Re: Chomsky's notions
|From:||John Quijada <jq_ithkuil@...>|
|Date:||Friday, January 30, 2004, 7:02|
On Thu, 29 Jan 2004 19:52:04 -0500, Roger Mills <romilly@...> wrote:
>> To use one
>> >> of Lakoff's great examples, compare the following two sentences:
>> >> If I were you I'd hate me.
>?Underlying: "you hate me" or "you ought to hate me"-- therefore "if Iwere
>you, I'd hate me". It also works with "people hate me" therefore.....
>> >> If I were you I'd hate myself."
>?Underlying: You hate yourself, therefore "If I were you, I'd hate myself"
>Seems to me these work much better if one appends "too"
Yes, those would be the underlying sentences, however I believe Lakoff's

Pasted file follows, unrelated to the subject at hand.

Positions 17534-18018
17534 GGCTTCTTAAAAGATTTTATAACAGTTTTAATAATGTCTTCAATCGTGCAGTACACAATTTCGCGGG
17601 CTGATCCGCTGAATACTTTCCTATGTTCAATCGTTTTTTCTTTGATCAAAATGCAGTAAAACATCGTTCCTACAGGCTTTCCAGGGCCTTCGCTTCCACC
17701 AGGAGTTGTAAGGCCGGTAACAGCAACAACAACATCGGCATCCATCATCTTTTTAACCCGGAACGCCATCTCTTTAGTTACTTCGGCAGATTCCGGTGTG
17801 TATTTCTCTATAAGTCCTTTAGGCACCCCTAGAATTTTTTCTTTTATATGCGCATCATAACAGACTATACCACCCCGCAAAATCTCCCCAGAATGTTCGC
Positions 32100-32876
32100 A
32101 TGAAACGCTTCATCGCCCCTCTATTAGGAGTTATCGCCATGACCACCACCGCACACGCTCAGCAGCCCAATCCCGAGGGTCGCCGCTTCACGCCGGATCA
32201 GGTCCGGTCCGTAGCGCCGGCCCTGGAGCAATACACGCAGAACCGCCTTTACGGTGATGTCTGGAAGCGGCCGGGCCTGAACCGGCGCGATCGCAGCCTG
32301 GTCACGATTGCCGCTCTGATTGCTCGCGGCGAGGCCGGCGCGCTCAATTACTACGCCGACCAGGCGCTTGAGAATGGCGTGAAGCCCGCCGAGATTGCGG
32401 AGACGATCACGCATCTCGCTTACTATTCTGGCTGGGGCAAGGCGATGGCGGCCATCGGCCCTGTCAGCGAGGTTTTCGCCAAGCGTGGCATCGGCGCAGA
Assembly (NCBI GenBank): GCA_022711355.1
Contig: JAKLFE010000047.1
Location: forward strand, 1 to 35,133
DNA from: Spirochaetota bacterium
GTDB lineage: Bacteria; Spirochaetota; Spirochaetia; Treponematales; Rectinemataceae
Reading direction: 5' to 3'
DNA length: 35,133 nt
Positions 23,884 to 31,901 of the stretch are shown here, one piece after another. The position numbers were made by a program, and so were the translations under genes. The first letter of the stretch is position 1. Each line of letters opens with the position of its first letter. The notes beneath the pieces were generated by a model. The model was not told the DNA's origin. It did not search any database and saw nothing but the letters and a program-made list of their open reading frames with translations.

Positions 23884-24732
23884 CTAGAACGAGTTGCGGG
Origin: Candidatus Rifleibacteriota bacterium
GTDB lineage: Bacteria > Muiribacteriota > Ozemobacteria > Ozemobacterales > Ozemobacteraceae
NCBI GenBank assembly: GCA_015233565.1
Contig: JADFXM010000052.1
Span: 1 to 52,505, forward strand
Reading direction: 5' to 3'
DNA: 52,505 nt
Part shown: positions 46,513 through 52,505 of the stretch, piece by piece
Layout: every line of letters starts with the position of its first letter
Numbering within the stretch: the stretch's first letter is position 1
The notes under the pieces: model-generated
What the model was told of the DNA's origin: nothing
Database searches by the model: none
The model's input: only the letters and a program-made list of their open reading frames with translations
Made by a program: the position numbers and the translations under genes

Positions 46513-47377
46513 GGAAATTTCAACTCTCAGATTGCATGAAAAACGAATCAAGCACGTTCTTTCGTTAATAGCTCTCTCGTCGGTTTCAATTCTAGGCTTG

point is that Transformational Grammar doesn't allow any valid way to map
(or transform) deep structure 'you' into surface structure 'I' since
whether at the deep or surface structures 'you' must remain 2nd person
while 'I' must remain first person, i.e., must remain different parties.
Transformational theory doesn't allow a "pronominal reference switching"
rule. Yet the examples shows it, in fact, does happen in real spoken
English. The cognitivists explain it through "mental space" theory by
which the mind (via imagination) allows elements from one cognitive domain
to be mapped onto different elements in a dissimilar but analogous